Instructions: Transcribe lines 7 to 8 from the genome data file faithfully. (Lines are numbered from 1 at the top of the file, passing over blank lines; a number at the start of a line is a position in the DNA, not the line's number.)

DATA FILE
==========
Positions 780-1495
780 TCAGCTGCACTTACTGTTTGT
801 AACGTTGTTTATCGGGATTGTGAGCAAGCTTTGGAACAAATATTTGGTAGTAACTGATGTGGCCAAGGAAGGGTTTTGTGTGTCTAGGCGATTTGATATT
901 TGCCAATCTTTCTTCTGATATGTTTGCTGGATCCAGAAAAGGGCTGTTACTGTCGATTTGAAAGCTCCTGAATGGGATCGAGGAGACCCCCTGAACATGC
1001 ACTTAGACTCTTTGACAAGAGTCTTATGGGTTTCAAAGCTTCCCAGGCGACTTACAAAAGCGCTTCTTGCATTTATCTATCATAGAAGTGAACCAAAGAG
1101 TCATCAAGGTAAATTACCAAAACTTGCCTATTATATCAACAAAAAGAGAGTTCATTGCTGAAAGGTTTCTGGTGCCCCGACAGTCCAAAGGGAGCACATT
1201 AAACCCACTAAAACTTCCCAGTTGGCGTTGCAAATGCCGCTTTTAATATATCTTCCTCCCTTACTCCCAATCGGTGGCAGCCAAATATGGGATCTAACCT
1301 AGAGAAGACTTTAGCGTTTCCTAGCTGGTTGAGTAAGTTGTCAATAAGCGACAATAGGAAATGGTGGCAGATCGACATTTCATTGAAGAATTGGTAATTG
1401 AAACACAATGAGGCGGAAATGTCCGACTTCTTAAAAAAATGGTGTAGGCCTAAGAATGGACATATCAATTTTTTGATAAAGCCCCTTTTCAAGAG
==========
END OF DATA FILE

1201 AAACCCACTAAAACTTCCCAGTTGGCGTTGCAAATGCCGCTTTTAATATATCTTCCTCCCTTACTCCCAATCGGTGGCAGCCAAATATGGGATCTAACCT
1301 AGAGAAGACTTTAGCGTTTCCTAGCTGGTTGAGTAAGTTGTCAATAAGCGACAATAGGAAATGGTGGCAGATCGACATTTCATTGAAGAATTGGTAATTG